Cheers & Jeers

Tyler Sperrazza, Staff Writer

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Well, I thought I had written a really neat intro about the difference between sheep and sheep, moose and moose, and deer and deer, but apparently the editorial staff isn’t interested in the incredible versatility of the English language.  So instead, I’ll use what is left of my word count to say how much I love The Big Bang Theory, how much I hate Green Day, and how happy I am that the Boston Red Sox are going to miss the playoffs.  Don’t ever tell me to rewrite my intro again.

 
CHEER of the week To Ignatius Loyola
As Le Moyne continues its rebranding under the OneLeMoyne program, we are constantly bombarded by the term Jesuit; I italicize it here because apparently that is how the word was always intended to be written.  Now, many of you freshmen may not know what a Jesuit is; hell some of the seniors probably don’t know either!  As far as I can surmise, given what I’m told by the history books, the Jesuits are a rogue band of militant Catholic priests who seek to radically proselytize Catholics through the use of secondary and higher education. To be fair, I read this in a book written by Mitt Romney and Paul Ryan, but they’re both Christians so they aren’t allowed to lie. The Jesuits on Le Moyne’s campus seem to be a lot more relaxed than our future president’s book would have you believe. They even have a totally chill take on the founder of their Order. Usually, when I’ve seen statues of St. Ignatius Loyola on other Jesuit campuses, they’re giant bronze creations, stunningly set against a field of gorgeous flowers. Le Moyne, the youngest* of the American Jesuit schools, has apparently taken up its mantle of “youngest, most rebellious child,” and has decked Ignatius in a modern-day blazer and tie.  They kept his beard, probably his most recognizable feature, but instead of him carrying a book or a cross, Ignatius has been given a saxophone. Now, I get where the College is coming from: religion can be outdated and sometimes the lives of the saints are pretty ho-hum, so reinventing the Jesuits’ founder as a Jazz musician is a great attempt at revitalizing the pretty boring story of Ignatius’s soldiering, cannon ball through the leg, miracle working life. I think the next step for OneLeMoyne’s Jesuit reinvention needs to be centered on the most ho-hum of all Catholic activities: Mass. I think some strobe lights and a few rock ballads in the Chapel will really complement the modern vision that Le Moyne has of its most important saint.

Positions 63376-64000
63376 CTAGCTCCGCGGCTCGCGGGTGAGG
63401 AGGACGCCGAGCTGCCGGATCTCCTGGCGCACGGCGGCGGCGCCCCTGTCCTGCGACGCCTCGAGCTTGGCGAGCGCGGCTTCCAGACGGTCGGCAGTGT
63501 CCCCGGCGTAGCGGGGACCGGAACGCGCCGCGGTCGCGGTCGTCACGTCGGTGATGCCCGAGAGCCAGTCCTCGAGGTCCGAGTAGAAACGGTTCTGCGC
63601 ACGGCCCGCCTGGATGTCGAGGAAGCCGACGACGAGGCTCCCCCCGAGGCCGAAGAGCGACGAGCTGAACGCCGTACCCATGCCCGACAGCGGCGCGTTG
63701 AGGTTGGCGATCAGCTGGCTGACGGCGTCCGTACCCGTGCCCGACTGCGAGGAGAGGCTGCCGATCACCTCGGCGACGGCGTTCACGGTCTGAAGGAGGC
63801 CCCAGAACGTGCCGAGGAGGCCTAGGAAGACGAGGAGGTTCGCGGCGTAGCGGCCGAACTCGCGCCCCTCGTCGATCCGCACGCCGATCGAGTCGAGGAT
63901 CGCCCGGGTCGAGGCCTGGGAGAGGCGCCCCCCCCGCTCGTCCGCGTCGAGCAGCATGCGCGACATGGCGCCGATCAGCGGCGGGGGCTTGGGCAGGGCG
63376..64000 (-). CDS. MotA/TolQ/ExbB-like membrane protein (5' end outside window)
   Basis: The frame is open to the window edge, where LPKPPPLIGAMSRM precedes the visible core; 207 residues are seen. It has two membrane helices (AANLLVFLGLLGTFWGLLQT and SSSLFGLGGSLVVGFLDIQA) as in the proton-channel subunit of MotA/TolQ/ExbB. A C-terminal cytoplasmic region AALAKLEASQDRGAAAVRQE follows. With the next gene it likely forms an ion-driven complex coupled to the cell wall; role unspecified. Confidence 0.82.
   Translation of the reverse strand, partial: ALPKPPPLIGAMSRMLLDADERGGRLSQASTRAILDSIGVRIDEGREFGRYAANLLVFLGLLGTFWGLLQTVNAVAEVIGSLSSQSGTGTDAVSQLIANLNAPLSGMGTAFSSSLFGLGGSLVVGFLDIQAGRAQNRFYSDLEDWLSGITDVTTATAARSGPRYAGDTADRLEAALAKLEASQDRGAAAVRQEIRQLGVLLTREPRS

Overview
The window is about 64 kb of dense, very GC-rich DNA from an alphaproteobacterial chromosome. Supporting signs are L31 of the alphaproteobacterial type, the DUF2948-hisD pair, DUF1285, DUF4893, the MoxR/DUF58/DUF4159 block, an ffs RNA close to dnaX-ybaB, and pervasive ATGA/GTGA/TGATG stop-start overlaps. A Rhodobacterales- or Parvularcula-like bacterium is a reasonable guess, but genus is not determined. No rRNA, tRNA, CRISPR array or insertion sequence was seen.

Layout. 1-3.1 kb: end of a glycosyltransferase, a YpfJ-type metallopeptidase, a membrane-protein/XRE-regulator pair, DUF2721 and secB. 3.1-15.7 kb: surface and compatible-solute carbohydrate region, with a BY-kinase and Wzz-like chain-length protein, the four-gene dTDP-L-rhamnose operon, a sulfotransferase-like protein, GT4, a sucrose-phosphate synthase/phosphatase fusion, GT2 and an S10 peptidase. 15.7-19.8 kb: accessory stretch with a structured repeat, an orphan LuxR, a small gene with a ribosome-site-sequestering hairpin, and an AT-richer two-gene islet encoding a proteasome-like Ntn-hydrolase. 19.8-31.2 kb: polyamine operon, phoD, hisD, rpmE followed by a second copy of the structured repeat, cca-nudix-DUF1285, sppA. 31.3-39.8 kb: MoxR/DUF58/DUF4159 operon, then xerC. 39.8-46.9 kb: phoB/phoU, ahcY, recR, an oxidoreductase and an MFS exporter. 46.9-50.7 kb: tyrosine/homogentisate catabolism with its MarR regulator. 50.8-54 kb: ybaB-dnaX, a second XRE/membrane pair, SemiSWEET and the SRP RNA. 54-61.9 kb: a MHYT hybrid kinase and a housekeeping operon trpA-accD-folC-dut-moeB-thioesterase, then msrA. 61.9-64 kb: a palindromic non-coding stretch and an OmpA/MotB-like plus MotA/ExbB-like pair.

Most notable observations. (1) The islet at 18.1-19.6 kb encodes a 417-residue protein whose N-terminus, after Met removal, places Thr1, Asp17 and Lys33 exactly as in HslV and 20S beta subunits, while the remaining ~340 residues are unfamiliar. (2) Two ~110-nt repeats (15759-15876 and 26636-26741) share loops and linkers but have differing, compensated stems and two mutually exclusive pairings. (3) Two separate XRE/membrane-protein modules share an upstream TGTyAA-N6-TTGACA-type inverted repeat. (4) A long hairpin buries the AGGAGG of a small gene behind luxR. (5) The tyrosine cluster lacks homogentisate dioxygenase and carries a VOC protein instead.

*Except Wheeling Jesuit, but let’s face it, schools in West Virginia don’t actually count.JEER of the week to the New Bells

 I was lying in bed earlier this week, waiting patiently for my alarm to go off, waking me up for another fantastic day on Le Moyne’s campus. I’m pretty old school. I don’t actually own an alarm clock per-se. I depend on the College’s wonderfully effective bell tower to wake me up each day. This had never been an issue before this particular morning because, as most Le Moyne students know, the bells are louder than Trivia Night at the Pub. As I lay in bed, waiting for the bells to shock me awake, nothing happened. Eventually I went downstairs to check the clock and realized it was already ten minutes past the top of the hour! Where were the bells? Well, later that day I found out what had happened. Sitting in class in Grewen, I watched the clock like a hawk. Usually, at the top of the hour, halfway through class, my professor is drowned out by those oppressive, but comfortingly familiar bells. But this day, a terrible, harmonic, pansy melody began drifting out of the bell tower. Come on, Le Moyne!  We’re already the Dolphins, and even a city like Miami, the third most-dangerous city in the U.S., can’t make that an intimidating mascot! But now, we lost our one powerful attribute, our bells! Our once fear-instilling, awe-inspiring bells have been cut off, and replaced with weak, melodious, tiny bells that will be mocked for all time  I beg you, for our image’s sake, please give us back our bells; I really don’t want to go buy an alarm clock.